No matter what you might have read, Superman wasn’t born in a Kryptonian birthing matrix, or placed in a rocket and blasted to Earth – he was created by two Jewish kids in Cleveland, Ohio. And, in a week where it seems as if every.single.goddamned.thing is irredeemably horrible, it’s worth remembering that today marks 75 years since the debut of the single fictional force for good in the modern world: Superman, who first appeared in Action Comics #1, on April 18th, 1938.
Much has been said of Superman’s alleged Jewishness, with entire books dedicated to picking apart the minutia of his Hebrew-sounding name, his Moses-esque “baby in a basket” origin story, his commitment as an immigrant (of sorts) to “truth, justice, and the American way”, etc. Some of it is interesting. A lot of it isn’t, and worse, smacks of unnecessary tribal flag-planting (ethnic particularism arguably running counter to Superman’s universalist message of human potential). Personally, I’m of the mind that Superman’s Jewish qualities are, at best, insights into creators Jerry Siegel and Joe Schuster creative context, and don’t make much of a difference to Superman’s character. Interesting armchair psychology? Sure. Window into Superman’s (fictional) soul? Hardly.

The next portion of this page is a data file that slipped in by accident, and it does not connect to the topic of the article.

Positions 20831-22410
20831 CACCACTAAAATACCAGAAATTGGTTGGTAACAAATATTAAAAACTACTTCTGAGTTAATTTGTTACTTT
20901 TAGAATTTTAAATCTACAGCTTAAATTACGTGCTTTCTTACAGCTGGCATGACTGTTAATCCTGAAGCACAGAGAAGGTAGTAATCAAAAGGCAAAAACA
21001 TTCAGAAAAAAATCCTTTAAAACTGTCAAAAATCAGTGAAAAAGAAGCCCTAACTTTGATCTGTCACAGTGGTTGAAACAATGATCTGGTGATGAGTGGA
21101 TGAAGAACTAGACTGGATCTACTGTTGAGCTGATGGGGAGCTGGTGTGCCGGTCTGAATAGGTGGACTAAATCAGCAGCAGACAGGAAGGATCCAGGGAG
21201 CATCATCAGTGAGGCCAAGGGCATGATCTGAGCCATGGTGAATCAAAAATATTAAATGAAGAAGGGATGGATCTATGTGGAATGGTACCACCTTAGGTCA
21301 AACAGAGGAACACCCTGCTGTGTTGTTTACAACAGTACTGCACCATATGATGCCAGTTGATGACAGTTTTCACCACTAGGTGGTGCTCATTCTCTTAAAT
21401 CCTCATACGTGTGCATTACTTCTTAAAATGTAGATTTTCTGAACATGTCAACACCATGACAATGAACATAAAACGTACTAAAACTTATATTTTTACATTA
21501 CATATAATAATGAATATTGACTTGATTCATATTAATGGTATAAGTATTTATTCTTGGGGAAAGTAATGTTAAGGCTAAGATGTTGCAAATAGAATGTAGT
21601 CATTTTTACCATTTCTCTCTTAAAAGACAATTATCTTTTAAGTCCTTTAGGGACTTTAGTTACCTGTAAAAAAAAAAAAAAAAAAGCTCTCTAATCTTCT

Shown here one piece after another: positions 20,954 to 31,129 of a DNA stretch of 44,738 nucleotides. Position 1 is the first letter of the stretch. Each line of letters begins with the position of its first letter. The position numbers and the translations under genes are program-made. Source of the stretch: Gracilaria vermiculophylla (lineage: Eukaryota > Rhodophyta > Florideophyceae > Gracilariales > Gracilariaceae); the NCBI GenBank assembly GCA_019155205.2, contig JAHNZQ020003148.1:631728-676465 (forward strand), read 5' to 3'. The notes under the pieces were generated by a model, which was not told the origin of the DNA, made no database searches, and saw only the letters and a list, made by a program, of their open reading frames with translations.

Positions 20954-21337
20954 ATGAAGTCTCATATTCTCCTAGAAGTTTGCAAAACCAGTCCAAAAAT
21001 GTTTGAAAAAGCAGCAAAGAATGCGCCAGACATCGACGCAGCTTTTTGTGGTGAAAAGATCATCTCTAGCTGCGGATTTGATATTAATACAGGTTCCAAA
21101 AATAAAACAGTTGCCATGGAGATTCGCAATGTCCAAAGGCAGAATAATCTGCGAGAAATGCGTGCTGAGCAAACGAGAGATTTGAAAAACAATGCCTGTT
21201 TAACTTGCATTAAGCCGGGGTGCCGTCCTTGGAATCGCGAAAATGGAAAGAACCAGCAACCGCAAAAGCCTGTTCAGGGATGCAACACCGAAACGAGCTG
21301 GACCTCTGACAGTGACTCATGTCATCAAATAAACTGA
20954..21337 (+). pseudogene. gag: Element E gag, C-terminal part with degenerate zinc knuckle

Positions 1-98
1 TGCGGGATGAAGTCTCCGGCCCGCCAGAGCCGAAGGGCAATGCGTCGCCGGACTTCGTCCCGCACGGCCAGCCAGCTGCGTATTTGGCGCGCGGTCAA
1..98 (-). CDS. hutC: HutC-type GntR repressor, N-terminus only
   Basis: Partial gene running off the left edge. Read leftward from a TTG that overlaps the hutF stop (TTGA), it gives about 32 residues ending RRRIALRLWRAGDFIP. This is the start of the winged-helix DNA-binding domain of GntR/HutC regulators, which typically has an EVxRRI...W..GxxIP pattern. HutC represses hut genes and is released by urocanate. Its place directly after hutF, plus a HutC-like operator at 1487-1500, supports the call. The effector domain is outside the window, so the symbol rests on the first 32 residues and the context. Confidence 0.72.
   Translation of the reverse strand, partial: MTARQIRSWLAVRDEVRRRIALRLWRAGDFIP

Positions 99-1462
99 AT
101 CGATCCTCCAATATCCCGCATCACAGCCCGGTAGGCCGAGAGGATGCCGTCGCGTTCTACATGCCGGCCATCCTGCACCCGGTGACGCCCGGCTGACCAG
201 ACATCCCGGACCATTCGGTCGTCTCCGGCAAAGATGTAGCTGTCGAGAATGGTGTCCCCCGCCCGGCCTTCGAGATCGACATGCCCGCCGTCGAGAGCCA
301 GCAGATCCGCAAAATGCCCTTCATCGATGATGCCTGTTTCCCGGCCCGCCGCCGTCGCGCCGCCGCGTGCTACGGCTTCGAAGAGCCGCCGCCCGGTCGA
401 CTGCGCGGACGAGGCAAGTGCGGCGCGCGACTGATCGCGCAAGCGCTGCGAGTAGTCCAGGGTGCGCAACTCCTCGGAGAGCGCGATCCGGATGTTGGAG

Still, three-quarters of a century after he first leapt a tall building in a single bound, Superman has helped more people learn right from wrong than…well, pretty much anyone (seriously, think about it). The Superman “S” has become one of the most recognizable symbols on Earth, crossing cultures, borders, and languages. Why? Because Superman’s greatest power is his ability to inspire people – ordinary people, anywhere – to be more like him: Brave, compassionate, and resolute when it comes to helping others. Unlike super-strength and heat-vision, these are qualities that transcend the pages of a comic book, and know no ownership by any group. Jewish origins or not, Superman belongs to everyone.
And, in a week where it seems like everything is going directly to hell, Superman’s 75 years of telling people that, yes, they can be super, is invaluable. So, happy birthday, Supes. And thanks for everything.